In a cabinet reshuffle Katsunobu Kato replaced Yasuhisa Shiozaki as Minister of Health, Labor and Welfare, the department which oversees Japan’s corporate pension funds as well as the Government Pension Investment Fund and Serama.
There have been no explanations of Mr Shiozaki’s exit just hints here and there that, at a time when allegations of nepotism have been making the government unpopular, it was time for ministers seen as close to Prime Minister Abe to go. However, as the Financial Time notes, Mr Kato is also seen as close to Mr Abe.
A former Ministry of Finance official, Mr Kato is affiliated with the revisionist Nippon Kaigi.
Just under two years in the post, former Bank of Japan man Mr Shiozaki (pictured at right) was once spoken of as a future leader and had interesting views on cross getting rid of cross shareholdings (see archive 2014-9-5).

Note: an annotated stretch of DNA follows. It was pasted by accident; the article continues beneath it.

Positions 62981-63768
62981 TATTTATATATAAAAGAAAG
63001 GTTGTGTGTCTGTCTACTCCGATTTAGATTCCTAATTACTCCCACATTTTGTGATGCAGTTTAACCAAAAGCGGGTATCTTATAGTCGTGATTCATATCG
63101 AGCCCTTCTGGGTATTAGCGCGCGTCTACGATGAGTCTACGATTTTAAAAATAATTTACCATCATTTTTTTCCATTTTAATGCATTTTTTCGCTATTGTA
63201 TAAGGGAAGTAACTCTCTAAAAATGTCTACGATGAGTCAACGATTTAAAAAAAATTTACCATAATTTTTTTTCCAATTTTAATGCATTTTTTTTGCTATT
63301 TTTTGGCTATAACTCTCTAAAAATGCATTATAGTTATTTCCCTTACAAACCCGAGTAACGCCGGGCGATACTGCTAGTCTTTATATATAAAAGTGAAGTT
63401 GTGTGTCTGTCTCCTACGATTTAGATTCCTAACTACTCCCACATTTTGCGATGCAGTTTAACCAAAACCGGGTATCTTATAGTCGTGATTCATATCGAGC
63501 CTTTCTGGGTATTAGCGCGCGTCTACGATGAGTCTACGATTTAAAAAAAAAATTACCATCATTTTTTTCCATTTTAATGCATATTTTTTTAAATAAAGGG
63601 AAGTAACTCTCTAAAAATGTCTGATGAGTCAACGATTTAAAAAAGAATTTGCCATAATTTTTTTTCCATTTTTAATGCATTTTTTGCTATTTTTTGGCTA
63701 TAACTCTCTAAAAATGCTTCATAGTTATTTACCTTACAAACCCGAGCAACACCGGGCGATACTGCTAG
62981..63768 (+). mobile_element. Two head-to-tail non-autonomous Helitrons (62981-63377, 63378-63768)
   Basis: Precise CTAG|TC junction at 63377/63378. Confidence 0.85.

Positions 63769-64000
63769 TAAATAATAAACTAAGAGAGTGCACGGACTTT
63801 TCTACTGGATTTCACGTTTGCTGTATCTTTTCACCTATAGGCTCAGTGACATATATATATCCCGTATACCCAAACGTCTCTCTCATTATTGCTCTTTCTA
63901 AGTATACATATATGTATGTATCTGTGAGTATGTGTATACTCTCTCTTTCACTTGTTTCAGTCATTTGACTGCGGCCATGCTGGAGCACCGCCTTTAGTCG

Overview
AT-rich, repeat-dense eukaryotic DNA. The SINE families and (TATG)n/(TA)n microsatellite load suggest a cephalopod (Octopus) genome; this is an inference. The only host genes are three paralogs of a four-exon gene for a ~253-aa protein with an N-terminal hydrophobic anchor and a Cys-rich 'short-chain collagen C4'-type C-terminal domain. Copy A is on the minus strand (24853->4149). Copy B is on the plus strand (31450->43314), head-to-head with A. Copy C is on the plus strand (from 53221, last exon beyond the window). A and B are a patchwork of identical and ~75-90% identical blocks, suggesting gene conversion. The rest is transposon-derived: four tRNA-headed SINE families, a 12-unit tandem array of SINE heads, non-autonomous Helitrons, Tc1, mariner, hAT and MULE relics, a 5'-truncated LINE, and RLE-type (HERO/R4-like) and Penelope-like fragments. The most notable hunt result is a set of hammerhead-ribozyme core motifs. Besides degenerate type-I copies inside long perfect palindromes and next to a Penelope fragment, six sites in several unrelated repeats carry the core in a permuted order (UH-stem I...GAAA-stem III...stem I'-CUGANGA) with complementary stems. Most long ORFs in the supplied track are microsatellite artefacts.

Regional Revitalisation Minister Kozo Yamamoto has also been shown the door — not the first ‘architect of Abenomics’ to go that way and suggesting that this is almost as dangerous a sobriquet as ‘future Prime Minster’.
Earlier this week the International Monetary Fund described the principal targets of Abenomics as “out of reach” and inflation as “stubbornly low” despite the best efforts of the Bank of Japan.
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